Six years ago, Texas successfully courted one of the most in-demand mid-major coaches in college basketball history. On Friday, Texas successfully moved on from a failed high-major coach without paying a high seven-figure buyout.
Six days after the Longhorns’ season ended with a loss to Abilene Christian in the First Round of the NCAA Tournament, Shaka Smart bolted for Marquette. In doing so, he saved Texas approximately $7 million in buyout money (if they planned to fire him), opened the 37th head-coaching job in college basketball season, and returned to his home state after a week of speculation.
“I expect Texas to full-court press Chris Beard to gauge his interest level,” tweeted Kirk Bohls of the Austin American-Statesmen, echoing a sentiment suggested by several college basketball insiders, among them ESPN’s Jeff Borzello and Stadium’s Jeff Goodman. Long rumored as a potential candidate at Texas and elsewhere (including Indiana) since leading Texas Tech to the Elite Eight in 2018 and the national championship game in 2019, Beard has a buyout clause in his contract that calls for a $4-million payment if he leaves for another Big 12 school and a $2-million payment if he leaves for a non-Big 12 school.
If Texas can’t land Chris Beard–or doesn’t want for some idiotic reason–who might they target?
It’ll be the first men’s basketball hire for fourth-year athletics director Chris Del Conte. He did, however, make one basketball hire at Rice and two at TCU, along with another high-profile hire in Steve Sarkisian in January. If Del Conte doesn’t hire Beard, his second call could be to Nate Oats.
Eight years ago, Oats was coaching high school basketball in Michigan. A Wisconsin native, he joined Bobby Hurley’s Buffalo staff in 2013 and was elevated to head coach upon Hurley’s departure for Arizona State in 2015. Now in his second season at Alabama, Oats delivered the Crimson Tide’s first conference regular-season title since 2002, first conference tournament title since 1991, and first Sweet 16 since 2004. He’s done a remarkable job in a new region and is highly regarded as a player developer.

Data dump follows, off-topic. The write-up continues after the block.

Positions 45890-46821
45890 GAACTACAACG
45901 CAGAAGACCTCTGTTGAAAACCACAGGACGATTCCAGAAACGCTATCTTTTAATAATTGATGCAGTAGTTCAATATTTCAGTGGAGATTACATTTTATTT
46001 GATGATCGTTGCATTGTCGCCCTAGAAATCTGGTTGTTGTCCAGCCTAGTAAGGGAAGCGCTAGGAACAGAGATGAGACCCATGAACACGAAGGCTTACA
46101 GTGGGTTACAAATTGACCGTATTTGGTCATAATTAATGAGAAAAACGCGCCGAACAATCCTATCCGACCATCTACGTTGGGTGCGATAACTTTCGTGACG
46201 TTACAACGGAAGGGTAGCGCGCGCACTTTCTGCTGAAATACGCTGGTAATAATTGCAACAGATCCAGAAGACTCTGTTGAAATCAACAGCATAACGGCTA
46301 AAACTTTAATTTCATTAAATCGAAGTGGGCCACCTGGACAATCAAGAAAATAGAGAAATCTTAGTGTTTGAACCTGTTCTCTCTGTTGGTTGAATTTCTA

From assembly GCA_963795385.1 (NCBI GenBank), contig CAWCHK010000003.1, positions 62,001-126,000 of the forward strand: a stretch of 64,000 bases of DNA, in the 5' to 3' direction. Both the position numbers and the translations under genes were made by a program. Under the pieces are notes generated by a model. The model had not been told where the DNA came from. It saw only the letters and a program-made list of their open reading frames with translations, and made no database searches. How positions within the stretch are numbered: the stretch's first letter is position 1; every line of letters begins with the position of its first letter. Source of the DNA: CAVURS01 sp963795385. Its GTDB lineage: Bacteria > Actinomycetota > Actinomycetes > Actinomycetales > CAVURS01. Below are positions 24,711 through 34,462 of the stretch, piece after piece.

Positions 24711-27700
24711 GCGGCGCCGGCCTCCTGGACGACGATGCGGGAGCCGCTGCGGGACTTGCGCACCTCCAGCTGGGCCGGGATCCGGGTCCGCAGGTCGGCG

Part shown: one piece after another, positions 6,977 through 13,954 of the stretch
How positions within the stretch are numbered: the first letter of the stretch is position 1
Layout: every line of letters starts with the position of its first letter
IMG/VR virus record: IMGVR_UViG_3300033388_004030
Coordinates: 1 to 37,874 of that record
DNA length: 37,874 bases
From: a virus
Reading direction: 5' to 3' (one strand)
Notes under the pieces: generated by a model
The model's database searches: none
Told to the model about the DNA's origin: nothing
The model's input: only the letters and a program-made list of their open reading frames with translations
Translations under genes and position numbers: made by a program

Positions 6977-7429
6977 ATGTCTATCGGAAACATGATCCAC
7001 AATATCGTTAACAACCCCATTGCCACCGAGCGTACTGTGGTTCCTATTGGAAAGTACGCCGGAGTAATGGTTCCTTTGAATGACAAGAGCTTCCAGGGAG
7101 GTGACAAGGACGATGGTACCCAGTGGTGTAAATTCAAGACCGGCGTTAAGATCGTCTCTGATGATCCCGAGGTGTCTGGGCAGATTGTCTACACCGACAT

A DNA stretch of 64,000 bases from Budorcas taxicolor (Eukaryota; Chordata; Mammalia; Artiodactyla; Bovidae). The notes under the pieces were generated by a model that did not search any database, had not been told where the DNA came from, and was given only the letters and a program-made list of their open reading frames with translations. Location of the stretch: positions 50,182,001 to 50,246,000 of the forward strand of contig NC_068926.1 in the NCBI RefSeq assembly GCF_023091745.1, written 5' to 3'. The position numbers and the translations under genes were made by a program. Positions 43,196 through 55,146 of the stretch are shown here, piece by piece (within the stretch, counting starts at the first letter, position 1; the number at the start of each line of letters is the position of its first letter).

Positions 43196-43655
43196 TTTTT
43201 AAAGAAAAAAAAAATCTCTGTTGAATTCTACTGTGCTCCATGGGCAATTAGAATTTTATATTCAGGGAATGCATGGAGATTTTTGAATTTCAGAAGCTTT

Other current high-major head coaches to watch include Arkansas’ Eric Musselman, Rutgers’ Steve Pikiell, and Oregon’s Dana Altman. None of the three has notable ties to the University of Texas, Del Conte, or the state of Texas, but, like Oats, we’re seeing more geographically incompatible hires across college basketball. All three have been coaching for at least three decades, reached the 2021 NCAA Tournament, and are exceeding expectations at their respective programs.
Mark Pope is 44-14 in two seasons, including 23-6 in the WCC, in two seasons as BYU head coach. The 48-year-old former Kentucky star has spent the last decade in the state of Utah and might be a candidate at Utah. If he’s interested in a bigger job with more money and resources, Texas is an intriguing fit. Loyola Chicago’s Porter Moser is in a similar boat as a highly respected mid-major coach without Texas ties but is among the most in-demand coaches in the country.
Oral Roberts’ Paul Mills, North Texas’ Grant McCasland, and Abilene Christian’s Joe Golding lead the lower-level mid-major coaches that have strong ties and relationships across the state but might be a reach. Same for Georgia State’s Rob Lanier, a former Texas assistant who struggled at Siena but is faring well as Ron Hunter’s successor in Atlanta. Texas shouldn’t have to go this far down the list, but coaching searches are often unpredictable.
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Andrew Doughty is a writer for BetMGM and host of High Motor by BetMGM, an NFL and college football podcast available on Apple Podcasts and everywhere else. He has written for Sports Illustrated, HERO Sports, Bleacher Report, and SB Nation. Follow him on Twitter: @DoughtyBetMGM